Open Access

Early detection of malaria foci for targeted interventions in endemic southern Zambia

  • Ryan G Davis1,
  • Aniset Kamanga2,
  • Carlos Castillo-Salgado1,
  • Nnenna Chime1,
  • Sungano Mharakurwa2 and
  • Clive Shiff1Email author
Malaria Journal201110:260

DOI: 10.1186/1475-2875-10-260

Received: 15 July 2011

Accepted: 12 September 2011

Published: 12 September 2011



Zambia has achieved significant reductions in the burden of malaria through a strategy of "scaling-up" effective interventions. Progress toward ultimate malaria elimination will require sustained prevention coverage and further interruption of transmission through active strategies to identify and treat asymptomatic malaria reservoirs. A surveillance system in Zambia's Southern Province has begun to implement such an approach. An early detection system could be an additional tool to identify foci of elevated incidence for targeted intervention.


Based on surveillance data collected weekly from 13 rural health centres (RHCs) divided into three transmission zones, early warning thresholds were created following a technique successfully implemented in Thailand. Alert levels were graphed for all 52 weeks of a year using the mean and 95% confidence interval upper limit of a Poisson distribution of the weekly diagnosed malaria cases for every available week of historic data (beginning in Aug, 2008) at each of the sites within a zone. Annually adjusted population estimates for the RHC catchment areas served as person-time of weekly exposure. The zonal threshold levels were validated against the incidence data from each of the 13 respective RHCs.


Graphed threshold levels for the three zones generally conformed to observed seasonal incidence patterns. Comparing thresholds with historic weekly incidence values, the overall percentage of aberrant weeks ranged from 1.7% in Mbabala to 36.1% in Kamwanu. For most RHCs, the percentage of weeks above threshold was greater during the high transmission season and during the 2009 year compared to 2010. 39% of weeks breaching alert levels were part of a series of three or more consecutive aberrant weeks.


The inconsistent sensitivity of the zonal threshold levels impugns the reliability of the alert system. With more years of surveillance data available, individual thresholds for each RHC could be calculated and compared to the technique outlined here. Until then, "aberrant" weeks during low transmission seasons, and during high transmission seasons at sites where the threshold level is less sensitive, could feasibly be followed up for household screening. Communities with disproportionate numbers of aberrant weeks could be reviewed for defaults in the scaling-up intervention coverage.


While Plasmodium falciparum is endemic throughout Zambia, the country has documented significant reductions in the burden of malaria [1, 2] through the scale-up of malaria control interventions advocated by the Roll Back Malaria (RBM) Partnership [3] and Zambia's National Malaria Control Programme [4]. Zambia's implementation of the "scale-up for impact" approach has included ambitious goals as stated in RBM 2008 Global Malaria Action Plan calling for 80% population coverage rates for interventions including insecticide-treated mosquito nets (ITNs) or indoor residual spraying (IRS), intermittent preventive treatment during pregnancy (IPTp) and prompt, effective treatment of cases diagnosed by microscopy or rapid diagnostic tests (RDTs) [4]. A 2010 review of the impact of Zambia's control programme found substantial progress toward achieving these goals and concluded, "As the infection and disease become more focal, community techniques to map malaria cases and transmission and an approach of testing and treating the remaining infected population will be required" [2].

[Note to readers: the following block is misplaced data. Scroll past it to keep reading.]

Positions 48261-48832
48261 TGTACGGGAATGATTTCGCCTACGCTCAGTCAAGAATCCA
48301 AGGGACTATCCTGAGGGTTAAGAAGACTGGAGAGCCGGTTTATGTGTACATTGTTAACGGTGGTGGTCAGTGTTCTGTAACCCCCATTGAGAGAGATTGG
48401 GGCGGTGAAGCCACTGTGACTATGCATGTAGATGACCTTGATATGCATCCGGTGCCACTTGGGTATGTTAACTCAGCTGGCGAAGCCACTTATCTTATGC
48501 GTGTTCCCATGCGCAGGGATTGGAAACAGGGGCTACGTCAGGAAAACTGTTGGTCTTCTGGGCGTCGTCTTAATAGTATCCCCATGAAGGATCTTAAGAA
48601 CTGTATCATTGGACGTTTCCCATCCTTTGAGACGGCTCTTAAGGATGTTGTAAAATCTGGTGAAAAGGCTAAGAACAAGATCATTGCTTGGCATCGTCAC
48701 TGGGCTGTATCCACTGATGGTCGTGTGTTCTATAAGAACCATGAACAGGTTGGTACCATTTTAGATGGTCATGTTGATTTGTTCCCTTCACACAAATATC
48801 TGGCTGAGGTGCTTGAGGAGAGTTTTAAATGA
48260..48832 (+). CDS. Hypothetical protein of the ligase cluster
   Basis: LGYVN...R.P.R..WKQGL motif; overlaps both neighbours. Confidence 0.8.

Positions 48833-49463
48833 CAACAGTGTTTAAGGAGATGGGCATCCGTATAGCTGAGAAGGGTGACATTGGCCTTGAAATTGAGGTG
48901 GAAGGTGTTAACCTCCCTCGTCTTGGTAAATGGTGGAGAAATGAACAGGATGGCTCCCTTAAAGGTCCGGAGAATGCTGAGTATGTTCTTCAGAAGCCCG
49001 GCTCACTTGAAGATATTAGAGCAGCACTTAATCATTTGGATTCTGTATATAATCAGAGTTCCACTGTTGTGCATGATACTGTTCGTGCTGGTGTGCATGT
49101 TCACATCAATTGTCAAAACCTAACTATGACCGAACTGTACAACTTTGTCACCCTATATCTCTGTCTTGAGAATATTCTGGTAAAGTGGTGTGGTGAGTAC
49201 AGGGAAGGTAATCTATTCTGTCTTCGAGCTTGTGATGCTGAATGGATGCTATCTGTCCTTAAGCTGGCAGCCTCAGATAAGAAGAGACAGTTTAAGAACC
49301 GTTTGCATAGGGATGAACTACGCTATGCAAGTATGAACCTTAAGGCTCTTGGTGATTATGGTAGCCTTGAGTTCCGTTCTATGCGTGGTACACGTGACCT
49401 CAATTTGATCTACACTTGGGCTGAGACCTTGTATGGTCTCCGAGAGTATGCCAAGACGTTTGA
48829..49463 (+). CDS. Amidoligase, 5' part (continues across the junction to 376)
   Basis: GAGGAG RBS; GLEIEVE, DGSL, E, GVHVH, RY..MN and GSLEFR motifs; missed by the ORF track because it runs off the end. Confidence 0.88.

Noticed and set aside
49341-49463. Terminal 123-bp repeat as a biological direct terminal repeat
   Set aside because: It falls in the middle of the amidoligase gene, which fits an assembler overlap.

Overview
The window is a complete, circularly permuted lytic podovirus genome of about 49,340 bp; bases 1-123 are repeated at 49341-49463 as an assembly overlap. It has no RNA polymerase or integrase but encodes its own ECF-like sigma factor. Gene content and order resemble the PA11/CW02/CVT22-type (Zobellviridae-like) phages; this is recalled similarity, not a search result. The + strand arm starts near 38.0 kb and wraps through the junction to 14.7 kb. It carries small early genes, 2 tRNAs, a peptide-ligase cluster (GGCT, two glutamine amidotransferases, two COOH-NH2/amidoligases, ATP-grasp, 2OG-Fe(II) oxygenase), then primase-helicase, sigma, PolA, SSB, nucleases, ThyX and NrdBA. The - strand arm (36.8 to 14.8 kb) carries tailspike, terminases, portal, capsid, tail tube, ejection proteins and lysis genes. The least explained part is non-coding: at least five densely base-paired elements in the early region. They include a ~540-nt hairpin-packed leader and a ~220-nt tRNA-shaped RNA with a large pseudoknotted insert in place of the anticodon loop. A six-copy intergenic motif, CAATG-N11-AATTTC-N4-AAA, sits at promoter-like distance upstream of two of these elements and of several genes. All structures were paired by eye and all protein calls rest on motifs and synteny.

To this end, efforts are already underway at a cluster of 13 rural health centres (RHCs) in the Choma and Namwala districts in Zambia's Southern Province (see Figure 1). Since August of 2008, a surveillance system has been established based on RDTs, for rapid and accurate diagnoses, and mobile telephones to transmit weekly data by SMS text message from the RHCs to the Malaria Institute at Macha (MIAM), located centrally [5]. The 13 RHCs serve a total population that reached approximately 158,000 people in 2010 [6]. The region is characterized as Miombo woodland, with a tropical climate consisting of three seasons: a cool, dry winter (April-August); a hot, dry season (August-November); and one hot, rainy season lasting from approximately November to April each year [7]. Although the elevation gradient is modest (See Figure 1 and Table 1), the RHC sites in the north are in or near a floodplain where the water table depth during normal seasons is only about 2-5 m below the ground [5]. The RHC sites farther south are at slightly higher elevations, away from the floodplain, and the water table is generally about 10-40 m below the ground [5]. Anopheles arabiensis is the predominant vector [7, 8]. The discrepancy in the water table impacts the nocturnal humidity and the permanence of surface water, important for the Anopheles breeding and blood feeding behaviours [7, 9].